Article Text

Predicting the prevalance of Autism among ethnic groups
  1. M Hassan
  1. Specialist Children Services, Barts and The London NHS Trust, London, UK


Objectives To investigate the prevalence of Autistic Spectrum Disorders (ASD) in children aged 0-19 across 7 major ethnic groups.

Background In March 2009, researchers in the department of health in Minnesota, Minneapolis, USA reported that the number of Somali children, aged 3 to 4 years, who participated in the ASD special educational programs was significantly higher than for children from other ethnic backgrounds. A study from Sweden in 2008 estimated the prevalence of autism among Somali children in Stockholm County to be 3-4 times higher than children of other ethnic origin. In our Borough; Somali families observed higher occurrence of ASD in their children and also relatives living in other countries.

Methods Children aged 0-19 years with a diagnosis of ASD were recruited from the databases of the local Special Educational Needs Department and the local Autism Service. Duplications were removed. Estimates of the total child population (aged 0-19 years) in the Borough were obtained from the local public health demographic data (November 2008), the Mayhew Harper Associates population report May 2010 and the local projected population (2011). The estimated number was 61773 children. These children were separated into 7 major ethnic groups (table 1 and figure 1). The ASD group (N=355) were separated into the same 7 major ethnic groups and analyses between the two groups was made (table 2 and figure 2).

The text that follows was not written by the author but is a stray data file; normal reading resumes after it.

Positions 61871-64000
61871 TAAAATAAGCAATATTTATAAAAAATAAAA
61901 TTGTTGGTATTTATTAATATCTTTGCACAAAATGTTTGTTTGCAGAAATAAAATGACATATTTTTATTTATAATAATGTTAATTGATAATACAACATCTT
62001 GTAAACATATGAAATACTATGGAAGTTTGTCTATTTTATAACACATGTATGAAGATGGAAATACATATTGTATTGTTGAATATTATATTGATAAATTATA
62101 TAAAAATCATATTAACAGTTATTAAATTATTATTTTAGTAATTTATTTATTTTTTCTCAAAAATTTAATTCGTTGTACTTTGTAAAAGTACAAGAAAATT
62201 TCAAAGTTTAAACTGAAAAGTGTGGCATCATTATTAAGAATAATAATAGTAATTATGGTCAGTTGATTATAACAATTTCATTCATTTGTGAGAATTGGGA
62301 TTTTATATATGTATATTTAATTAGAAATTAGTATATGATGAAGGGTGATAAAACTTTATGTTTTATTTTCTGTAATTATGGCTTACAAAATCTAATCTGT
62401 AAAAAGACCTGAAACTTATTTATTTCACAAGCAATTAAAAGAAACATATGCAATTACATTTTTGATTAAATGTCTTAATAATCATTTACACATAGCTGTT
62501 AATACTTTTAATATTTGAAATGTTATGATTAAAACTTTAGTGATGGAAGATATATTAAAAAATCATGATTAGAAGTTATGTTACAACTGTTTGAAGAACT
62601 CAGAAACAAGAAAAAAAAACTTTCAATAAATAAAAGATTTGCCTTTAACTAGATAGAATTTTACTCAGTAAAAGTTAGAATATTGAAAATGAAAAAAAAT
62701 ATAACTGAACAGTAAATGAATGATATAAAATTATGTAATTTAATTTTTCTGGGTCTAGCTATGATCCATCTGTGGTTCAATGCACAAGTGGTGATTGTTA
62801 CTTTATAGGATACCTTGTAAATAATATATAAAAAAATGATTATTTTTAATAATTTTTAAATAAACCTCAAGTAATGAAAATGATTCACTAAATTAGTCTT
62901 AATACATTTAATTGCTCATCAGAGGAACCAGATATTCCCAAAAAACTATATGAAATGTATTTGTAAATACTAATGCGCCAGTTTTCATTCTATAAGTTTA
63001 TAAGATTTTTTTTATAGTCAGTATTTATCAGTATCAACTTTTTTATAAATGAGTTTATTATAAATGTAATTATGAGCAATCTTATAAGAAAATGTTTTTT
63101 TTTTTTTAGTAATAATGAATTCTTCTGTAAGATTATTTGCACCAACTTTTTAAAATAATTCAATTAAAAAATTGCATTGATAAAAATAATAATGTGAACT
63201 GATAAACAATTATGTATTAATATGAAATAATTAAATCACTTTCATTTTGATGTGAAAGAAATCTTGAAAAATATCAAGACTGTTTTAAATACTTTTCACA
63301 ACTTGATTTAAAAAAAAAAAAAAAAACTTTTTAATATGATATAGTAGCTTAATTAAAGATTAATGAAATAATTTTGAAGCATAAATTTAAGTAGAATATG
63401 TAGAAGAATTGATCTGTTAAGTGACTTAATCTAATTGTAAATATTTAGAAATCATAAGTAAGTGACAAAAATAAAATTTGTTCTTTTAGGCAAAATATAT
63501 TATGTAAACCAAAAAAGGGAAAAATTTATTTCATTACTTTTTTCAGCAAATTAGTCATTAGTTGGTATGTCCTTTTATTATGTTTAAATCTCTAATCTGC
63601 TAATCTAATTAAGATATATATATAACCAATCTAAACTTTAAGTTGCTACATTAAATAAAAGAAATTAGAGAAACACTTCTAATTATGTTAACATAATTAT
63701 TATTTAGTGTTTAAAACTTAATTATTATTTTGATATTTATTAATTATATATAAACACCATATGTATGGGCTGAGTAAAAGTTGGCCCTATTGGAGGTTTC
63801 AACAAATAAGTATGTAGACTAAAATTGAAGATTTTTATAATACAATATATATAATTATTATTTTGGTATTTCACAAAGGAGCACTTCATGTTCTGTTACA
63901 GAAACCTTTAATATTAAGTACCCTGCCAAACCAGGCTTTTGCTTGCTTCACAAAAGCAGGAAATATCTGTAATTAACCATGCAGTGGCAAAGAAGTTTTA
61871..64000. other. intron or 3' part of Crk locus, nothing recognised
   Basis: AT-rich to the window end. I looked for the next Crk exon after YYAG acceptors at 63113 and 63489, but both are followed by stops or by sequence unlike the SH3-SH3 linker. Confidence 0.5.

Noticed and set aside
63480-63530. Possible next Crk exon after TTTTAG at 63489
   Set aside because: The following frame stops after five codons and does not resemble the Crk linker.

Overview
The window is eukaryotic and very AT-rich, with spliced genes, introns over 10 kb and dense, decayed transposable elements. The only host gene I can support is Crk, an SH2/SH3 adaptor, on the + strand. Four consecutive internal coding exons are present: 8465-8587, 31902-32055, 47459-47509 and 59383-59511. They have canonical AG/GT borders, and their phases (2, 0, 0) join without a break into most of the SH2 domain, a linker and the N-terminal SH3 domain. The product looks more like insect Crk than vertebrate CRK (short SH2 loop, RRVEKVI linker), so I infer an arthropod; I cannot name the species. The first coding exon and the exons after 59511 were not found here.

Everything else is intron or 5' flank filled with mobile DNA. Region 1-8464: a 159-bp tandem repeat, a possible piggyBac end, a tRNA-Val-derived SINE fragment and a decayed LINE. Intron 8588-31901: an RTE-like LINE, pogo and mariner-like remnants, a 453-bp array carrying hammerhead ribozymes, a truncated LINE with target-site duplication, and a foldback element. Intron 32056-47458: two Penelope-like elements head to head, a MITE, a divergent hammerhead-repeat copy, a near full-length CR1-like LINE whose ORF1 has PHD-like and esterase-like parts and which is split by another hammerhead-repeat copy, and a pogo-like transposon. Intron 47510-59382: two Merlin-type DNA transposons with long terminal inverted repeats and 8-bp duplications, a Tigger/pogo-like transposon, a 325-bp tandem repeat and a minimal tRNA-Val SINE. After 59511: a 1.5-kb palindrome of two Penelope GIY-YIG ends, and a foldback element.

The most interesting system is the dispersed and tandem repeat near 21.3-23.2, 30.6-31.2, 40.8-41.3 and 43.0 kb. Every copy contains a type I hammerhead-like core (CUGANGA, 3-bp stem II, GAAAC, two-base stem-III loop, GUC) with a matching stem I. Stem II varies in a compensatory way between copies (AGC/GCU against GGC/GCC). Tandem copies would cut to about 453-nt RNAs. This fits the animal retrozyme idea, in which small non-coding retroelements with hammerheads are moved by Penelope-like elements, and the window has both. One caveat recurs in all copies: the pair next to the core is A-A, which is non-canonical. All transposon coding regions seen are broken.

Abstract G176(P) Table 1
Abstract G176(P) Table 2

Results In our borough, the Black African, Somali and Black Caribbean children constitute the smallest proportion of the ethnic groups at 3% each. The Bangladeshi and white population made up the largest proportion at 55% and 18% respectively. The prevalence of autism in Somali and black African children was found to be 1.2% (12.1 per 1000). The prevalence of Autism in the black Caribbean population was 1.1% (11 per 1000). The prevalence in the remaining ethnic groups was 0.55% (5.5 per 1000) See figure 3.

Conclusion The analysis shows a higher prevalence of autism in Somali, Black African and Black Caribbean children which is at least twice the prevalence in all other ethnic groups in our borough. This supports what has previously been reported by other authorities.

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